In its comments, AFBF notes that a lawsuit is currently pending that would determine whether EPA is required to withhold personal farmer information in response to FOIA requests. (AFBF v. EPA, Docket No. 0:13-cv-01751(D. Minn. 2013)). AFBF has also expressed similar concerns in commenting on an EPA NPRM seeking to collect and develop a similar publicly searchable database of NPDES permit information. OSHA must consider the privacy interests of farmers and is obligated under federal law to do a review under the Privacy Act. The fact that many farmers conduct a business out of their homes does not eliminate their privacy interests.

Employee privacy is also a concern. While OSHA has committed to protecting the identity of employees, the agency has failed to provide satisfactory answers regarding how it intends to fulfill this mission, especially considering that there will be hundreds of thousands of records that would need to be scrubbed of employee details. This is made even more problematic because the proposal would require the submission and publication of data that could nonetheless identify individuals, particularly at smaller farms. By requiring date of injury, injured body part, treatment and job title, the identity of the employee could be easily determined by an outside entity or by other employees. In the small, rural communities where most PFB members are located, information concerning an employer is likely to be discernible even if the name of the worker is redacted.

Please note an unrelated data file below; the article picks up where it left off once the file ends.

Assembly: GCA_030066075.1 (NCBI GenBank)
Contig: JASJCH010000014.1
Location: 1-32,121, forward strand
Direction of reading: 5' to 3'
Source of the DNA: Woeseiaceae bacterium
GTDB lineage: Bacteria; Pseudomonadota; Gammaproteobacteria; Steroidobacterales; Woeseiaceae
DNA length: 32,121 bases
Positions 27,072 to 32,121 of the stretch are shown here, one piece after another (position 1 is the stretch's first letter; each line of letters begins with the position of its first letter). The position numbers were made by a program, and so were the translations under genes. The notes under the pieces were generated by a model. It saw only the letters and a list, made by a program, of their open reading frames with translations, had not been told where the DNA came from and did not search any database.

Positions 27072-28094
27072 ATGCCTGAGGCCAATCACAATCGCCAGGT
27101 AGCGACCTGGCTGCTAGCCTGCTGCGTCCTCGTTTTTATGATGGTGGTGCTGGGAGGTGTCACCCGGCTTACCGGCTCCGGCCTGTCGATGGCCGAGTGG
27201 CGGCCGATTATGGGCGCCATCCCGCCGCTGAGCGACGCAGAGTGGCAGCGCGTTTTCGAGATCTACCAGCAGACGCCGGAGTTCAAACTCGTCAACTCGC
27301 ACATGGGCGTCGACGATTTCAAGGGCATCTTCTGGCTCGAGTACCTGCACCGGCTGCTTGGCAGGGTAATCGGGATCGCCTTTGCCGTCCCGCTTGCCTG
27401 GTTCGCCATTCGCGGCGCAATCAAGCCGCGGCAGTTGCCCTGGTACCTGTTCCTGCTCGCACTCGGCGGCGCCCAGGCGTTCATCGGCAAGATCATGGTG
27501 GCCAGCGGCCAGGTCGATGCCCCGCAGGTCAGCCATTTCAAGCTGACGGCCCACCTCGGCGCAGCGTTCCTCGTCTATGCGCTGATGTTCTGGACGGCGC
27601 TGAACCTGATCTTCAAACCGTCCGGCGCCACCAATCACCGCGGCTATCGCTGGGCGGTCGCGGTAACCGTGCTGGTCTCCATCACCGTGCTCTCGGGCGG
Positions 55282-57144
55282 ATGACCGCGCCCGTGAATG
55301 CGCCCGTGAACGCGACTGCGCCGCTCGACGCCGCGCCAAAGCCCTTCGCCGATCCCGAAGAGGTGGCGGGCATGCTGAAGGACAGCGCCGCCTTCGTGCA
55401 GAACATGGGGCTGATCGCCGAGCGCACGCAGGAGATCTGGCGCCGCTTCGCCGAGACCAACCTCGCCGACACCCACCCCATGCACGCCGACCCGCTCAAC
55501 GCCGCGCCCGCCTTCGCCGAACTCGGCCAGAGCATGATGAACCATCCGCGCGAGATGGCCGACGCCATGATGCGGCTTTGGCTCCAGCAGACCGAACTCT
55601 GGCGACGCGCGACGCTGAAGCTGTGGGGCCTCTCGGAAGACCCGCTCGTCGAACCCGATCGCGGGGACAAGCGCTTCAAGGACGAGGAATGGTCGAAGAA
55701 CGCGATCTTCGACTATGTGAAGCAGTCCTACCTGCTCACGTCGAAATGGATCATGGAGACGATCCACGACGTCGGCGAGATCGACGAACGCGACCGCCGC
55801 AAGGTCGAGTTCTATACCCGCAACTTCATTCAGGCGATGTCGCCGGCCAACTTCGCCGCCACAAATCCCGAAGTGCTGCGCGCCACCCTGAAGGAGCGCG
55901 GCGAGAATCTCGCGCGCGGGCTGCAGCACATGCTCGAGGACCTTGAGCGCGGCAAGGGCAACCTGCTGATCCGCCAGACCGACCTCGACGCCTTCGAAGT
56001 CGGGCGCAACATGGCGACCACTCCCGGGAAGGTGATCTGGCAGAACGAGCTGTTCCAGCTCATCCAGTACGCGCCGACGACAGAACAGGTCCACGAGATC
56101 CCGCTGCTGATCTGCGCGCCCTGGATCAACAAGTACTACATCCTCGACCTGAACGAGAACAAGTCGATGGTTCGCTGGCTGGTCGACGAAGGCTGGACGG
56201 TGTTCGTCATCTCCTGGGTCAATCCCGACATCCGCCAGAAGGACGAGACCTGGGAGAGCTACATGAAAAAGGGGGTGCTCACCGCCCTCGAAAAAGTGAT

Finally, OSHA’s proposal does not explain the source of legal authority to “publish” the type of information it intends to collect. Federal law provides OSHA the authority to “develop and maintain an effective program of collection, compilation, and analysis of occupational safety and health statistics” (29 U.S.C. § 673(a)). Absent from that grant of authority, however, is any power to publish that information, even if to do so would meet OSHA’s stated goal of improving occupational safety.

5. The proposed rule does not adequately address how a seasonal or temporary workforce would be treated in determining reporting requirements.

In the agricultural industry, much of the labor force is seasonal and temporary in nature. According to DOL, 60 percent of such workers reported that their job was seasonal, with only 25 percent reporting year-round

employment. Due to crop patterns, agricultural employers generally hire more workers during peak seasonal times, and the remainder of the year they hire fewer workers, meaning that different reporting requirements would apply for farmers at different points in the year. The proposed rule does not explain how seasonal workers would be calculated and which reporting requirement would apply. If the proposed rule is adopted, this must be clarified.

Conclusion

The proposed rule raises numerous, serious concerns for PFB and its members. It is our understanding that in its comments, AFBF will strongly urge OSHA to withdraw the proposed rule, and PFB concurs with that request. Thank you for the opportunity to submit comments regarding the proposal.

Sincerely,

Grant R. Gulibon
Director, Regulatory Affairs